Did we drive by a circus train? Or was that a dream?
I thought for a moment.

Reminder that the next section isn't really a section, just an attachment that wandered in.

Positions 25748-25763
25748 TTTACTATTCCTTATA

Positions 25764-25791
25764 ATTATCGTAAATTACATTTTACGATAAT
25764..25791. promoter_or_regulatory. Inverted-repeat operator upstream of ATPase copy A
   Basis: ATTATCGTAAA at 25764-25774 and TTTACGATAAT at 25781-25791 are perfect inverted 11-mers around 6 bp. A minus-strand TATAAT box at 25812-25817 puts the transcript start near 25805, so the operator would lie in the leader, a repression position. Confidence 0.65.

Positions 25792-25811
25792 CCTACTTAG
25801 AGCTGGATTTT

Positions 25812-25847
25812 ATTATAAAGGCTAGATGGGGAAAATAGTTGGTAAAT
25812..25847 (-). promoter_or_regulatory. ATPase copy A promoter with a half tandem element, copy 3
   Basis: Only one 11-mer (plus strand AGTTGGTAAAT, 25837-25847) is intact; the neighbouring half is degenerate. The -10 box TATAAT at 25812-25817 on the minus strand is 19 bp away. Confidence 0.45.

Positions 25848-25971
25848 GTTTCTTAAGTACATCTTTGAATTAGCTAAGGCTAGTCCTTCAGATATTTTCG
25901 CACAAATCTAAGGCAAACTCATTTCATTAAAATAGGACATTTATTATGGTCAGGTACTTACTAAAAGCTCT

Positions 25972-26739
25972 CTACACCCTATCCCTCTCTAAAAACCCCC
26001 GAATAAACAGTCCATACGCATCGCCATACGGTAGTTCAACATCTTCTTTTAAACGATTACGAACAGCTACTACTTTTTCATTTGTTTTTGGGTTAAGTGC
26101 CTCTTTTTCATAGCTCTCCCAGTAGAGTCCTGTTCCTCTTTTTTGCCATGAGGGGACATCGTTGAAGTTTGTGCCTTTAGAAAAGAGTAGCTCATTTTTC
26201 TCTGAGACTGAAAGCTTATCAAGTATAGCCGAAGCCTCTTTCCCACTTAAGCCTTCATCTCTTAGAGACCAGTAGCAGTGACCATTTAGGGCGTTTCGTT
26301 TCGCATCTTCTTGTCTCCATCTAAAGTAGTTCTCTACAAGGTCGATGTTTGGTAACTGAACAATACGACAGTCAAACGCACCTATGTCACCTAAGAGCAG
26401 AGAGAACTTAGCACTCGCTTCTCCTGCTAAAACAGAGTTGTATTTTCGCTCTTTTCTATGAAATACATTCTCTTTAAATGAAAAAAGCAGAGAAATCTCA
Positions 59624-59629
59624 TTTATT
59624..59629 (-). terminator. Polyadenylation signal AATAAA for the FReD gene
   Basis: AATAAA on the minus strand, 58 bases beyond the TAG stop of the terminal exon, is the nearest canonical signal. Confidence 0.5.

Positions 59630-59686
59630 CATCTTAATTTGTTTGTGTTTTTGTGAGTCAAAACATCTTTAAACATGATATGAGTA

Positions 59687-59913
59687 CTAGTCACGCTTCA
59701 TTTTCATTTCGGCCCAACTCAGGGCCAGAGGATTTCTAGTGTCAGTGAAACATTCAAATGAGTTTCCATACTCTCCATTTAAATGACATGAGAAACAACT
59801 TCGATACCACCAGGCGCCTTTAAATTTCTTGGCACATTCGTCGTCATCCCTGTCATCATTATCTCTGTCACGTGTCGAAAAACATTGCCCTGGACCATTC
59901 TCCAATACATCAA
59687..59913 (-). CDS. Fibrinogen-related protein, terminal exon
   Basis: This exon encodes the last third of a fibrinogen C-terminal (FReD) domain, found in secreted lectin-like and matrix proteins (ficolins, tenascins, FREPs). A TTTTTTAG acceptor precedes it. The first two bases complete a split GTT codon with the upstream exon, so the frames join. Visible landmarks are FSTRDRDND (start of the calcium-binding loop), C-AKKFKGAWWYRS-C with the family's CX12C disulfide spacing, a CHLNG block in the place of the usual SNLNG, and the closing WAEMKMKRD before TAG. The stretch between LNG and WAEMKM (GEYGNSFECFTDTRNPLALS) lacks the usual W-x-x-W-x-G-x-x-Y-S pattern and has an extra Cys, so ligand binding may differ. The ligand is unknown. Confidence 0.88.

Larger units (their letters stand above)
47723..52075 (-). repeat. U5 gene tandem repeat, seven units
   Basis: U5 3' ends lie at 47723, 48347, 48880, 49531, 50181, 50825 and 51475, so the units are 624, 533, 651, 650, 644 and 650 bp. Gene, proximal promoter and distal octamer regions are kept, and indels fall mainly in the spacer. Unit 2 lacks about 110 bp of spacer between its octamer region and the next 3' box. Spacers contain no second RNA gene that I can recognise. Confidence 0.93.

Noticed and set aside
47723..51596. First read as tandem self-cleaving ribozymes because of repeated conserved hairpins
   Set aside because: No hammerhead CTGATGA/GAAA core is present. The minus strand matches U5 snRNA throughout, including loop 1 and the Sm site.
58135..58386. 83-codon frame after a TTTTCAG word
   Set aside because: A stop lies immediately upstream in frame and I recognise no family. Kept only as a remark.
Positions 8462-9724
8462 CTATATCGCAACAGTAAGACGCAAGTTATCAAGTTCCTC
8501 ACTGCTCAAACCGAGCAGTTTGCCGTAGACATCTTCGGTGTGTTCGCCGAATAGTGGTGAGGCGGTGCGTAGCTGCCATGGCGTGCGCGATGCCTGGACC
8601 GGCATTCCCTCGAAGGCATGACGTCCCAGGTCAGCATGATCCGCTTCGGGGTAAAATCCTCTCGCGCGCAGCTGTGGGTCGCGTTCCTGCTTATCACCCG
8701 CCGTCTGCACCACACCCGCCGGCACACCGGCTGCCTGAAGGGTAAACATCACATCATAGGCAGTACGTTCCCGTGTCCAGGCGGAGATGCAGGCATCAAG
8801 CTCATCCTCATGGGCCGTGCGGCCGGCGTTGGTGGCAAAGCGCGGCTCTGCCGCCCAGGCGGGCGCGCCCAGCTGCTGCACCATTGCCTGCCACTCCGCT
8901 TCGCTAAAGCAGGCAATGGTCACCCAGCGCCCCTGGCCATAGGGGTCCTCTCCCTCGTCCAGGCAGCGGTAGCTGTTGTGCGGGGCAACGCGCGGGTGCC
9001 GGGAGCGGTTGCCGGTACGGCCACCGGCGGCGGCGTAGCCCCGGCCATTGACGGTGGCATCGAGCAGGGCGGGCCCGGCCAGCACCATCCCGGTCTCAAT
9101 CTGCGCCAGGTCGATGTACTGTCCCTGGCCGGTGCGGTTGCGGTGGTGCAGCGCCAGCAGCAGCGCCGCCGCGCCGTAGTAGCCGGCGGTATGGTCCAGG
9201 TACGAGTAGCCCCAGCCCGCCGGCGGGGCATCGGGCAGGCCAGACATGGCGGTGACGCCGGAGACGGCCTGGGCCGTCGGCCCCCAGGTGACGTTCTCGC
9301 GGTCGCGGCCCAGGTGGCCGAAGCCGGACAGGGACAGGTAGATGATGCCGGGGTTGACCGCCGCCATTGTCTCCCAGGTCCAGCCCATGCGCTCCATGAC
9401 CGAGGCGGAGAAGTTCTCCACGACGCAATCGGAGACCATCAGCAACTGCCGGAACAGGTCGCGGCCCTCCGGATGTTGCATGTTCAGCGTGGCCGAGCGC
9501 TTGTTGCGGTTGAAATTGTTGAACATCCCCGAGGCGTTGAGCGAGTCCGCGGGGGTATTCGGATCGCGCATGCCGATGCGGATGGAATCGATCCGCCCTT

There was the upturned watermelon truck. Brave swimming. There was the attic in the basement. There was the storm, the branches that blew straight in the air across the gray road in front of us, the trees that snapped, our exchanged glances, our fumble for the radio, the decision, backing the car up, winding sound, turning around, going to back to the house and finding the driveway impassable: blocked by a tree where before had been no tree. There was the wind whistling and the hurry of seat belts, leaving the car, running through the wet grass to the house, my mother standing on the front porch, opening the door as though she knew we were coming back, as though she had been there all along. Then there was a clearing, a break where we drove quietly and slowly through the upturned towns, reverent: split trees, branches in the road. There was a colt running, racing its mother and our car. There was a sad-faced calf. There was wheat. There was running into the astronomer who unlocked the planetarium. There was kettle corn. A giant basket. A rooster. A car made from computer parts and telephone speakers and duct tape that runs. Safety goggles. Science labs. A song we knew. Torrential rain. Being wet but fine. Safe. Saved. I dreamed of driving, being driven, sleeping in the passenger side in a dress and a blue blanket, soft rain and a radio. Familiar. But the circus train? I had to think. No circus train. The circus train is just a dream.